Almost a quarter of the videos TikTok took down in 2019's second half involved inappropriate behavior by minors, from illegal drug use to sexual activity.
The Chinese-owned social video service said 24.8% of the clips removed were "depicting harmful, dangerous, or illegal behavior by minors, like alcohol or drug use, as well as more serious content we take immediate action to remove." Another 15.6% "violated our suicide, self-harm, and dangerous acts policy," TikTok said in its second transparency report.
TikTok -- which has insisted it operates independently of Beijing despite its Chinese ownership -- has come under fire in the U.S. and India for the way it polices content on a platform used by more than a billion people. Parent ByteDance Ltd. has been accused of censoring content that may anger the Chinese government, even as scrutiny grows about its control over the personal information of youths.
The report made no mention of requests related to China, where ByteDance is based but TikTok doesn't operate. A company spokesperson said it also didn't receive a single data request in the second half from Hong Kong, a market it's abandoned after Beijing passed a controversial law to grant police sweeping powers over online content. This week, U.S. internet giants from Facebook to Google said they will stop processing data requests from the city's government, signaling their opposition to the legislation. TikTok was no longer available on Apple's and Google's Hong Kong app stores as of Thursday.
The video sharing app said it removed more than 49 million clips overall, according to its report on enforcement of content policy and government takedown requests. Of those removed videos, more than 16 million originated in India, a small portion of which came down after government request. TikTok said that of the total videos removed, its systems proactively caught and removed 98.2% before a user reported them, while 89.4% were taken down before they got any views.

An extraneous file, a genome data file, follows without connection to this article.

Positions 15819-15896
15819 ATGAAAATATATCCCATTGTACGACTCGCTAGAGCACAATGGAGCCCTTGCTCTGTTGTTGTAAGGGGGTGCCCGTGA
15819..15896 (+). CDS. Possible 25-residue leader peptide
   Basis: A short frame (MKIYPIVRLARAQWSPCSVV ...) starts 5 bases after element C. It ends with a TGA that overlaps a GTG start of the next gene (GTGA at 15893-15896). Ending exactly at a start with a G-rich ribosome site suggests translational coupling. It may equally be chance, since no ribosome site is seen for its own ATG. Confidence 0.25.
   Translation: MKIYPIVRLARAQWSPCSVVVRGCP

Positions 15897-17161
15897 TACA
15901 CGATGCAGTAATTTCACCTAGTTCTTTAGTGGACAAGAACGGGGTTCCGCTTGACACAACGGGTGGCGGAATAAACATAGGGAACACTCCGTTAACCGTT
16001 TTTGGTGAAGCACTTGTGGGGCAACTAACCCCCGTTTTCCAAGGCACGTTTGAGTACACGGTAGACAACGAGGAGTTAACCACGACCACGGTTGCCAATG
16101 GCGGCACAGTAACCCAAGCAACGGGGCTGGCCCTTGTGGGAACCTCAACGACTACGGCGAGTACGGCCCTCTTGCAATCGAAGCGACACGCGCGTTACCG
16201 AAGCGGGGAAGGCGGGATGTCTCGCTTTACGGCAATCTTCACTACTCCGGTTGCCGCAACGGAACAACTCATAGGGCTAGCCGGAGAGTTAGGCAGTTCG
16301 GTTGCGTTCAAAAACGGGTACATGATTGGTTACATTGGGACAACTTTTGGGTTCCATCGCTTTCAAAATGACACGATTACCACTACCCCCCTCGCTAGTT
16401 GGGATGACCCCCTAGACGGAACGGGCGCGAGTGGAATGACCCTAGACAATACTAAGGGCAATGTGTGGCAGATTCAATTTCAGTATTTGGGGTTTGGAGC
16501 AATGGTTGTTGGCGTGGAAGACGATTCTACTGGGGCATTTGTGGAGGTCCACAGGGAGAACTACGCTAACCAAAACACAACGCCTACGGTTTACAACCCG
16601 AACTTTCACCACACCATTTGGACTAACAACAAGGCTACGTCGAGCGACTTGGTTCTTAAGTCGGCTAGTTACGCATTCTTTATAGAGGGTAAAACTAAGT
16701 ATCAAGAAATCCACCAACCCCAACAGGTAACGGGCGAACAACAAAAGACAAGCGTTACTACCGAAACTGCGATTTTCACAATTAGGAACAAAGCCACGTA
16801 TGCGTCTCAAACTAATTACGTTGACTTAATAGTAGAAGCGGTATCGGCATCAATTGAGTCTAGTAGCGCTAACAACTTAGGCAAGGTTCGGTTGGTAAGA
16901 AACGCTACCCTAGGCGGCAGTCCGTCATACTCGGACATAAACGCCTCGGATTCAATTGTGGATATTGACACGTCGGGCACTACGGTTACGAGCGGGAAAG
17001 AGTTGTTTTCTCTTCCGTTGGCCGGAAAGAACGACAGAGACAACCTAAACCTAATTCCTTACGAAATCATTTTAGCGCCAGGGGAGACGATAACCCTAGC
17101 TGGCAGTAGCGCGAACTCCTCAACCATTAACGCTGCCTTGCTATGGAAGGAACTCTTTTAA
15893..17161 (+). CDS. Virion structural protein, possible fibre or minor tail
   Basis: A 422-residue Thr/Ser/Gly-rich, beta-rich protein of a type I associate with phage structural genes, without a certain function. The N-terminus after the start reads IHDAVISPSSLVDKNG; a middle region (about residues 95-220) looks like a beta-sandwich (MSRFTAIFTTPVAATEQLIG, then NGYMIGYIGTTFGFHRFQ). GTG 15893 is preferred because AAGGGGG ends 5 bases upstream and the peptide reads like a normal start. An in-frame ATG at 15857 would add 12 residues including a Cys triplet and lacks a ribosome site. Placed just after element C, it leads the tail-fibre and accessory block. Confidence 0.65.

The disclosure from TikTok comes in the same week as reports that the Federal Trade Commission and the U.S. Department of Justice have started to inquire about the company's data practices -- specifically accusations that the app collected data on users under the age of 13. A prior iteration of the app paid $5.7 million in 2019 to settle similar claims by the FTC.
"TikTok takes the issue of safety seriously for all our users," a spokesperson said this week, "and we continue to further strengthen our safeguards and introduce new measures to protect young people on the app." He declined to comment on whether the FTC or DOJ had approached TikTok about an investigation.